Seniors RetirementFor many Americans, retirement is a mixed bag. On one hand, countless seniors enjoy the flexibility and freedom retirement offers. On the other hand, finances, or a glaring lack thereof, are a major concern for older Americans, especially since so many go into retirement ill-equipped to live off a fixed income. Here’s some key data that might open your eyes to the reality of our country’s retirement crisis.

1. One in four 65-year-olds today will live past age 90, while one in 10 will live past age 95 

Life expectancies today are increasing, and while that’s a good thing, in theory, it poses a challenge from a savings perspective. Think about it: If you’ve been saving for a 20-year retirement and wind up living 10 years longer, you may have trouble paying the bills at a time in your life when you’re at your most mentally and physically vulnerable.

2. One out of every three Americans has no retirement savings whatsoever

That’s the latest out of a recent GoBankingRates survey, which also found that among those who have saved, 56% are sitting on less than $10,000. Given that most retirees can’t survive on Social Security alone, that paints a pretty bleak picture.

3. Over 40% of single seniors 65 and over get at least 90% of their income from Social Security

And frankly, that’s asking way too much. Social Security is only designed to replace about 40% of the typical worker’s pre-retirement income. Most people, however, need at least 70% of their previous earnings to pay the bills in retirement, which explains why more than 25 million Americans aged 60 and older live at or below the poverty level.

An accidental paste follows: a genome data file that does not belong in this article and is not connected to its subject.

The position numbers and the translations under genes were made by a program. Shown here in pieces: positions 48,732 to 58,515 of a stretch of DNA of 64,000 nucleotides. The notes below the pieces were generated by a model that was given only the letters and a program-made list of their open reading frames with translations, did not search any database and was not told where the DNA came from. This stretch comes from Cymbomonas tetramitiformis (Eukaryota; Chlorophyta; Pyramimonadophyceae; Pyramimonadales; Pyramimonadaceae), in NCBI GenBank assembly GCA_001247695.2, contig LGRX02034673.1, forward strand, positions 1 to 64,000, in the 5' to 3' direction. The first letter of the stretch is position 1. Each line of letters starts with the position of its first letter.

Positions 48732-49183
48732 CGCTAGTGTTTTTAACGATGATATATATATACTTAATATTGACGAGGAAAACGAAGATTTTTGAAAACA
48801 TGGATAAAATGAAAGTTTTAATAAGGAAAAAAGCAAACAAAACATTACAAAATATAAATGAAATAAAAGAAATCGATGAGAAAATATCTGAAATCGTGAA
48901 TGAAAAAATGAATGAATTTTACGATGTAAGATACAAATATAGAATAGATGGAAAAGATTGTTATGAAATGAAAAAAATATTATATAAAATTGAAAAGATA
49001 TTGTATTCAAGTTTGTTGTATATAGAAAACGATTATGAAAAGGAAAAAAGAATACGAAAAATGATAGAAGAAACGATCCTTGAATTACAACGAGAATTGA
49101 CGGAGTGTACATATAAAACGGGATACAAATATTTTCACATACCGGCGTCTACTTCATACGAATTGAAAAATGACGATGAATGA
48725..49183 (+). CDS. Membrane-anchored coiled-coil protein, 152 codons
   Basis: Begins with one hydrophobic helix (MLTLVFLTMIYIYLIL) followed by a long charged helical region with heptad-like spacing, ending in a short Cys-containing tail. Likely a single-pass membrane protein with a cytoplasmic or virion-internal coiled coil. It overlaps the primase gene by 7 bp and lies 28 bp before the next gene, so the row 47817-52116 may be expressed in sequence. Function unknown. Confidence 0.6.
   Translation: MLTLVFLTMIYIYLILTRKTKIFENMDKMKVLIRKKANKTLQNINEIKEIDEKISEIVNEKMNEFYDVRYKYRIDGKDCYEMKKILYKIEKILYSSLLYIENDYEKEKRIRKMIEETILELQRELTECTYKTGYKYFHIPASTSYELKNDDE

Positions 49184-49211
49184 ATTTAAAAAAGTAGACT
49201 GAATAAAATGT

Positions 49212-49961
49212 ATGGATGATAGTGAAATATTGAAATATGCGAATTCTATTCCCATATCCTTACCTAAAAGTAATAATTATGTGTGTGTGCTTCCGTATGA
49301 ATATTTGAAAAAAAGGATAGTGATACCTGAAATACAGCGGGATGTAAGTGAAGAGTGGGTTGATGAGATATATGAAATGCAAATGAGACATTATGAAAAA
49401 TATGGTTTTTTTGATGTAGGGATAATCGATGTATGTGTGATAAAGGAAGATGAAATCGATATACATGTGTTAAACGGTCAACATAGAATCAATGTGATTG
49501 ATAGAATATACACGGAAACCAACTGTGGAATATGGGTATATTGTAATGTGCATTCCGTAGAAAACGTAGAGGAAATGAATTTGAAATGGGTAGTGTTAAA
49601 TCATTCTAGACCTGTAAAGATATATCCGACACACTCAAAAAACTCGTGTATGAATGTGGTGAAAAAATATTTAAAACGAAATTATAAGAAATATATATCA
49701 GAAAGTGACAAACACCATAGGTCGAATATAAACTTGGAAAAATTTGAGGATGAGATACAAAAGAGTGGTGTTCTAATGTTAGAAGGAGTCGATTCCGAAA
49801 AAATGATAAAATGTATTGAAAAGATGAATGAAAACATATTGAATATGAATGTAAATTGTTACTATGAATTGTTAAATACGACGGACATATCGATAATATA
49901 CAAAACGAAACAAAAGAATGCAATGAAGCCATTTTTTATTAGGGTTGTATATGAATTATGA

4. Only 51% of Americans are confident they’re saving enough

In its latest retirement survey, Transamerica found that only about half of workers feel they’re building a nest egg that will sustain them in retirement. Given the number of people who aren’t saving anything, this certainly isn’t shocking.

5. More than one-third of Americans expect to work in retirement 

And it’s not just because they want the mental stimulation. A large number of Americans feel they’ll have no choice but to remain employed in some capacity during retirement to supplement their limited income. That said, a recent TD Ameritrade study found that one in 10 retirees winds up going back to work to combat boredom. It pays to keep your skills up-to-date later on in your career so that you have the option to continue working during your golden years.

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